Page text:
The Greatest Wrong of the Right
For over 22 years cEvin Key and Nivek Ogre have had an odd relationship. As members of Skinny Puppy they pushed the boundaries of traditional rock music, twisted the form and substance of industrial music and released some of the most intricate and experimental music made in the last two decades. However, over the span of their 13 albums together the duo was bickering, brawling and tearing into each other.
The questioning of each other’s musical ability and the death of band member D.R. Goettel caused things to reach toward a boiling point until they called it a day in 1996, amidst bitter feelings and smothered hopes.
Bearing in mind their tumultuous history, one has to scratch their head at the peculiarity of their recent reformation.
It began with a European reunion show in 1999 and has now come full circle with their first album of new material in over 13 years, The Greatest Wrong of the Right.
Over the years, Key and Ogre fed off each other’s animosity to make inventive and harrowing shriek-fused, metallic clanging. Their continued musical experimentation has continued with The Greatest Wrong of the Right. This time around Key and Ogre embrace each other’s talents, working as a cohesive unit marking an experimental departure from anything they’ve done before.
The Greatest Wrong of the Right is a vengeful, fast and paranoid album of bold political observations, broken glass and abandoned hope laced with Ogre’s scalpel cut lyrics and Key’s somber atmospherics. Their familiar industrial din has been injected with heavy carcinogenic doses of quick beat changes and lightning fast guitars, giving the band a new sense of relevance and innovation.
Leading it off is the pounding “I’mmortal” which retains the claw marks of the original Skinny Puppy powdered with acerbic grit.
Long champions of animal rights, Skinny Puppy have now step from the shadows to battle right-wing politics, imperialism and war. “Pro-test,” “Neuworld” and “Past Present” are knock-down drag-out fights against oppression. “Empte” exudes creepiness. It begins with manic percussion that leads into a Prodigy-sounding back beat. Although this song is about being shallow, it is hardly a musical husk. Ogre sings amidst a swirling tapestry of guitars and tilting tambour. “Downsizer,” the album’s best track is the perfect example of how Skinny Puppy has integrated big beats into their traditional guitar-driven sound. “Useless” is haunting and bleak. “Goneja” is a straightforward industrial track with a surreal digitized ragga vocal track from Ogre. The catchy adrenaline of “DaddyuWarbash” is unlike anything Skinny Puppy has ever recorded. Its catchy lyrics, thumping tempo and driving beat close the album with a last gulp of air.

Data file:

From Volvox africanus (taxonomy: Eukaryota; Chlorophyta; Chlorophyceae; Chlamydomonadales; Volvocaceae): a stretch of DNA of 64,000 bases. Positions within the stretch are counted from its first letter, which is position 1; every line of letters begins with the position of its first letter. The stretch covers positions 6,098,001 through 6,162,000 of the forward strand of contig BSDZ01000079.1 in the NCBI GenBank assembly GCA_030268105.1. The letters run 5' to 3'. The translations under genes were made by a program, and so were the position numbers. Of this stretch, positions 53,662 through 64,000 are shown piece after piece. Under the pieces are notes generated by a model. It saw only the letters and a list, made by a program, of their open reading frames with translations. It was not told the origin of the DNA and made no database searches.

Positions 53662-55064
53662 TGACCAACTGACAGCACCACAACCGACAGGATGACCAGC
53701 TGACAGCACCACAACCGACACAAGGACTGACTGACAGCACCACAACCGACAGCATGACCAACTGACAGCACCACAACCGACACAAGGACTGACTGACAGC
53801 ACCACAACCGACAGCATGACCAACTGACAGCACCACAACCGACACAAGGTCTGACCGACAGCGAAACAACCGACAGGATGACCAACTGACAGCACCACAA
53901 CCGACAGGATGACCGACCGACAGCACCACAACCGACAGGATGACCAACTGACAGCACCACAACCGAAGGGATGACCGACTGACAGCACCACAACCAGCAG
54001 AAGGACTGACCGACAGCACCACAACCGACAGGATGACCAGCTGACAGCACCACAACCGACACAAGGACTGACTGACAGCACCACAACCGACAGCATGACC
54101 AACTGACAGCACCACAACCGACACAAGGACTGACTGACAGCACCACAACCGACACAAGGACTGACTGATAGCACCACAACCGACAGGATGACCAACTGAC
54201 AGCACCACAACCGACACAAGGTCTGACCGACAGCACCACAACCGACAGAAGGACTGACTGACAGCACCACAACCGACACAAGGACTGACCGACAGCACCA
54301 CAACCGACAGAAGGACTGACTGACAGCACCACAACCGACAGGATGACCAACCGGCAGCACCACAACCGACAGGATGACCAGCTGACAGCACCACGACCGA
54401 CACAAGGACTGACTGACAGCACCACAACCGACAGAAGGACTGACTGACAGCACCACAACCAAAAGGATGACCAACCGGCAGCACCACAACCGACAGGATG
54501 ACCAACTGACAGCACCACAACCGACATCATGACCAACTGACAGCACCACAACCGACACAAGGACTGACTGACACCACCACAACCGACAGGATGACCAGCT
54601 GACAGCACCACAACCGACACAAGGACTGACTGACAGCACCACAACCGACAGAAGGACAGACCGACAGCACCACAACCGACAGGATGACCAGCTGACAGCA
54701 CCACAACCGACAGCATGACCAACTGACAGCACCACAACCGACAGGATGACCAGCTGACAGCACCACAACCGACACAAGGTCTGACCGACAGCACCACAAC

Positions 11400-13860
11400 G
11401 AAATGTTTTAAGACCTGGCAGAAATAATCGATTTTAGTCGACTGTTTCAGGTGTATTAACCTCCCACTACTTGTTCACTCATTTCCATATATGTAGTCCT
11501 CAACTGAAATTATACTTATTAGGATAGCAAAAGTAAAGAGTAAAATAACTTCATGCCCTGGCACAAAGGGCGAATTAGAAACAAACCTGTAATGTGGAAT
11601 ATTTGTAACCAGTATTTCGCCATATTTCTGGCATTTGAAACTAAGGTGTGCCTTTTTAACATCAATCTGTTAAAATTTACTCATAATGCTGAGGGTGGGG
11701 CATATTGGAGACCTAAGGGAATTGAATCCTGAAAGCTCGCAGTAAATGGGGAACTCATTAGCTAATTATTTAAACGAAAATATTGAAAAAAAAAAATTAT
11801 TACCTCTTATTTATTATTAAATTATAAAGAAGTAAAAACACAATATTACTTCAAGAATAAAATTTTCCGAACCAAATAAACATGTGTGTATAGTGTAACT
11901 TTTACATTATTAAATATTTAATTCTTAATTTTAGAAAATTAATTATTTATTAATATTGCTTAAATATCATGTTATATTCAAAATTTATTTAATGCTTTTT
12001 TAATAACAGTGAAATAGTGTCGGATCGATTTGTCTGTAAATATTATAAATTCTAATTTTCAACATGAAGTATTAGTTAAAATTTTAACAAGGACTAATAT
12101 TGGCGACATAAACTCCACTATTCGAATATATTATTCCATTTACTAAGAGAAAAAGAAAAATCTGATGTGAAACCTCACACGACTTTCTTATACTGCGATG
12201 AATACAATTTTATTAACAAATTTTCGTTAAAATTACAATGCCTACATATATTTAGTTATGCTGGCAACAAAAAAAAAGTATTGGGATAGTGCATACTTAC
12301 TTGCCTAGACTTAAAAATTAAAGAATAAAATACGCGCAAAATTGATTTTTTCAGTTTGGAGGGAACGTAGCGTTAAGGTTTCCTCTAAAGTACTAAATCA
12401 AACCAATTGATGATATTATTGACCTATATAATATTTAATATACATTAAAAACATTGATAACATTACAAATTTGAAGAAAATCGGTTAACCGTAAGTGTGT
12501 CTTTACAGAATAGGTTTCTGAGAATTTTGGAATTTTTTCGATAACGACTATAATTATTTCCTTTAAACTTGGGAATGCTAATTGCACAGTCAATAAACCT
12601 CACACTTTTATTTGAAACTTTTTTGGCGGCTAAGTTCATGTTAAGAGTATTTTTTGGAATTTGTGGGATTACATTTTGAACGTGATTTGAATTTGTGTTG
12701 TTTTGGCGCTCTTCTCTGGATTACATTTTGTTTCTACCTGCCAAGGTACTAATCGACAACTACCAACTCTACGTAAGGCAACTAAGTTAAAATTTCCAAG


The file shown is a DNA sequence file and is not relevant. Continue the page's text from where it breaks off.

The timing of Skinny Puppy’s return is perfect. It comes at a time when true, unadulterated industrial music has mean mopped up and reprocessed with the gloss of techno-pop and electronic body music. Lyrically, it comes during a time of heightened worldwide anger and divisiveness when wimpy bands with goofy haircuts dominate the loud rock world.
With The Greatest Wrong of the Right Skinny Puppy is living proof that a band can surmount artistic differences and shove back against a world of gloom, austerity and rightist pedantics. Revved up, rested and recharged Skinny Puppy have revamped the sound of the apocalypse.
Skinny Puppy: www.skinnypuppy.com